Sexual Renewal Isn’t Easy, but It’s Good
In principle, the idea of sexual renewal very simple. Here’s darkness, here’s light. Here’s bad, here’s good. Here’s being dirty, here’s being clean. But in process, it’s a lifetime.
God uses hard things in our lives, whether it’s being victimized or committing transgression, and they become the doorways into our ability to understand the nature of his love for us, the purpose of our lives. If you can wrap your mind and heart around this reality, it’s very encouraging.
Whether you’ve been shamed or you’ve done shameful things, you’re brought to a place of humility before God.
Whether you’ve been shamed or you’ve done shameful things, you’re brought to a place of humility before God—a humility that then reaches out with empty hands to a God of mercy and hope. You come to a place of loneliness, a sense of failure, and a hopelessness that reaches out to the God who promises to walk with us, who reaches out his hand, and who loves us.
The very thing that is hardest becomes the context for the movement of your story in a way that is good, even though the process can be wrought with many ups and downs.
The Complexity of Sexual Renewal
I had a friend who had a secret, sporadic life of homosexual flings. He felt terrible about it, so he’d change for a time, but then he would fall again. He had tried lots of solutions, but he finally made progress when he came as his own accuser. He came and admitted that he was struggling. That was a huge step. It was a painful step, but it was a good step. We talked, we counseled, we encouraged, we mentored him; we walked with him.
One of the things that became clear was that even his pattern of homosexual behavior was linked with a drive for power. The form of sexual behavior that he would practice was one of dominance over other people. That theme was one that came out not only in his sexuality, but in all his relationships.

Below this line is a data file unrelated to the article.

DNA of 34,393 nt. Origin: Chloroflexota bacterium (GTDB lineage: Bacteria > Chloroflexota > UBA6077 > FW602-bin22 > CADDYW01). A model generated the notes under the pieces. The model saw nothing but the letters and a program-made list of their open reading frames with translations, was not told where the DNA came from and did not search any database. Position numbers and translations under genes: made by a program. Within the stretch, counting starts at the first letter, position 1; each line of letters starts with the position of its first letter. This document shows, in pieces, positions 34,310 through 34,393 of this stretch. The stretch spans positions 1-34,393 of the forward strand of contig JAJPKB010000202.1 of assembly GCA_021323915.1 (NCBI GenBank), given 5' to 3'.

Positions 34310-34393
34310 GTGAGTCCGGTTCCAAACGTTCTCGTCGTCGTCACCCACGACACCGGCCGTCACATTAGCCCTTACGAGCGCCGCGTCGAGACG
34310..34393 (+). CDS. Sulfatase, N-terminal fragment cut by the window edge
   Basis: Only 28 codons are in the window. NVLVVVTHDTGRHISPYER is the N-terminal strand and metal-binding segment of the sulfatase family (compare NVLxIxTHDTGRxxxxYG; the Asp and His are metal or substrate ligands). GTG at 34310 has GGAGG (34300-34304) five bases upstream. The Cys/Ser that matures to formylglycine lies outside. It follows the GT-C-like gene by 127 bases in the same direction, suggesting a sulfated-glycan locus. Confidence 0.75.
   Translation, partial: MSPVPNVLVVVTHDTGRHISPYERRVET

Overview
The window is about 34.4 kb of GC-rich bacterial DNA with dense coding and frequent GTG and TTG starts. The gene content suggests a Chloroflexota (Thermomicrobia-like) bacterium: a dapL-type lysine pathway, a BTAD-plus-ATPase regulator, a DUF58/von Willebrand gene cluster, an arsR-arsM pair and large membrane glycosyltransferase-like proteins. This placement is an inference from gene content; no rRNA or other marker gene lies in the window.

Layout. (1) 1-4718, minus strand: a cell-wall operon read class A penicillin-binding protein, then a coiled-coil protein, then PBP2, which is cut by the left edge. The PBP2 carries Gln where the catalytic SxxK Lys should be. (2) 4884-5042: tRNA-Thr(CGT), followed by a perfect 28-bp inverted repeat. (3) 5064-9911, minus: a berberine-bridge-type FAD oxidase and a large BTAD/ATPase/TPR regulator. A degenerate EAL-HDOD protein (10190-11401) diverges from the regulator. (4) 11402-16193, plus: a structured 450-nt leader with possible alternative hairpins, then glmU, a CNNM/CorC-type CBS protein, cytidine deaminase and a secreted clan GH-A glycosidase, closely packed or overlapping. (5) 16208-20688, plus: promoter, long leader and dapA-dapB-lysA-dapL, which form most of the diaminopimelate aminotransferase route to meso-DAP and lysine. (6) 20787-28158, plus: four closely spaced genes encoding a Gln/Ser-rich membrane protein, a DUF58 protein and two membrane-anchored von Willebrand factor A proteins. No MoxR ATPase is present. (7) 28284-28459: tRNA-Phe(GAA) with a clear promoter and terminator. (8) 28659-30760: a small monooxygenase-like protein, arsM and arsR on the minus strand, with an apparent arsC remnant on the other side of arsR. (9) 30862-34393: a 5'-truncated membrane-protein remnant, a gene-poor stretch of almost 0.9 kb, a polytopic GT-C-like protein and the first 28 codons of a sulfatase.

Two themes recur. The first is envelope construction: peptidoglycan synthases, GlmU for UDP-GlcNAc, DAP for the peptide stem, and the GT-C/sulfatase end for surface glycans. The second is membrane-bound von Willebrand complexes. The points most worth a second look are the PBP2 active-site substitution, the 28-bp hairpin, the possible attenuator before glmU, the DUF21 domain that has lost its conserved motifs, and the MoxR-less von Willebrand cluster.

It was a long, hard road of humbling and of wrestling with his complete lack of love for people—whether it was in treating them as sexual objects or in bullying them, manipulating them, or engineering life to turn out the way that he wanted it to turn out.
One of the things you notice in that story is the complexity. It’s not just a single-stranded problem. He had to deal not only with sexual misbehavior but also a fundamental orientation toward all of life. Sexual misbehavior was only one expression of his desire for my kingdom come, my will be done.
Broadening the battlefront just from the area of sexuality into these other areas of how he viewed and treated people opened the door for all kinds of aspects of the grace of God in his life. He began to see how God was merciful to him and to question what it might look like for him to be merciful to others and validate people. He began to see what it was to have the kind of love that protects another person’s sexuality, rather than treating people as objects of his own passions. He became a man who learned to love. He eventually became a gentle pastor, displaying a wise combination of compassion and toughness.
It’s a long battle. It’s a good battle. It’s a battle worth fighting. And it has a good outcome.
- Why Sexual Ethics Matter (Raymond C. Ortlund Jr.)
- 10 Things You Should Know about Sexual Assault (Justin S. Holcomb)
- An Open Letter to Those Frustrated by Their Progress in Sanctification (David Powlison)